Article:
Branch, Miami, and Howard Klein, geologist-in-charge, Ground
Water Branch, Miami.

ACKNOWLEDGMENTS

The writers are indebted to the Central and Southern Florida
Flood Control District, for furnishing complete information on
their installations in the study area, and for operating control
structure 29 during the test. Appreciation is expressed to the Dade
County Public Works Department for information on the water-
control system in the area, and the City of North Miami Beach
for providing the equipment for aquifer tests and records of pump-
age from their municipal well field.

PREVIOUS INVESTIGATIONS

A brief paper by Parker (1951) discusses the geologic and
hydrologic factors in the perennial yield of the Biscayne aquifer
in southeastern Florida, and a later report by Parker and others
(1955) presents a comprehensive account of the geology and water
resources of southeastern Florida. Schroeder and others (1958)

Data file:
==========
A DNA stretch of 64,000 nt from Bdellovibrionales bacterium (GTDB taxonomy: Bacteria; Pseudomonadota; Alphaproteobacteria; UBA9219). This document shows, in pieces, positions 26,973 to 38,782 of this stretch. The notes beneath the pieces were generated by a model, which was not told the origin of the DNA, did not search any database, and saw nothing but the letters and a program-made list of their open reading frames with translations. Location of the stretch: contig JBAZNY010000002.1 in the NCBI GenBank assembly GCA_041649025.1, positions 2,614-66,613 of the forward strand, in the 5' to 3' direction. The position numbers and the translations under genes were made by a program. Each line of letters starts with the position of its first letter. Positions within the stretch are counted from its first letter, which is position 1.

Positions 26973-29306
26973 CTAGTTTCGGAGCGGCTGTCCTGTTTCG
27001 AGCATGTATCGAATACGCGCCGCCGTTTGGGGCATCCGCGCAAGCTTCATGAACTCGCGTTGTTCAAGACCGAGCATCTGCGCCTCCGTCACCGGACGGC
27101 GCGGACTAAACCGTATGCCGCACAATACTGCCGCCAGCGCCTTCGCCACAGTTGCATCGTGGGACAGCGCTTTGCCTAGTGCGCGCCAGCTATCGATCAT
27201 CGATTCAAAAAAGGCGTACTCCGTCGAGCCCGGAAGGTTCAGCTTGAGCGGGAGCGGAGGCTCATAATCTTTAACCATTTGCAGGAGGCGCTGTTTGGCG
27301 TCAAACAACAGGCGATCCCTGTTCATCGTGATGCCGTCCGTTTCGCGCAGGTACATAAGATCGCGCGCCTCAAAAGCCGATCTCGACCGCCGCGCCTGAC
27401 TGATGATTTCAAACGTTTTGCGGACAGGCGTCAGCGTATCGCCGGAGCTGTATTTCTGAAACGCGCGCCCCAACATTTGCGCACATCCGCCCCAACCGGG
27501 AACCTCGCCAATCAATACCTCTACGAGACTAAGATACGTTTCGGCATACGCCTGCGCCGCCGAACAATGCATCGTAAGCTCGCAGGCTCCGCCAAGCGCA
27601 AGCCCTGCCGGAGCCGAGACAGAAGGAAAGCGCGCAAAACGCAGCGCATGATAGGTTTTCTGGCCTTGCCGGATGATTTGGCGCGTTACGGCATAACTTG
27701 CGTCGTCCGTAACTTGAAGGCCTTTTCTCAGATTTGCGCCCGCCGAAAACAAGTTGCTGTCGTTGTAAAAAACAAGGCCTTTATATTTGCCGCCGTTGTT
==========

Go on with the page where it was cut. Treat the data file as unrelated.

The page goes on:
summarize the hydrology and geology of the Biscayne aquifer and
evaluate the perennial yield of the aquifer from data obtained since
1950. Stallman (1956) gives the results of electrical analog studies
of the hydrology of intercanal areas of Dade County. Klein and
Sherwood (1961) describe hydrologic conditions in the vicinity
of Levee 30, which is southwest of the Snake Creek Canal area.






FLORIDA GEOLOGICAL SURVEY


AREA OF INVESTIGATION

The Snake Creek Canal area is in the northernmost part of
the Greater Miami area, Dade County, Florida. The area investi-
gated extends about 21/2 miles north and 21/ miles south of Snake
Creek Canal from Biscayne Bay to the eastern edge of Area B (fig.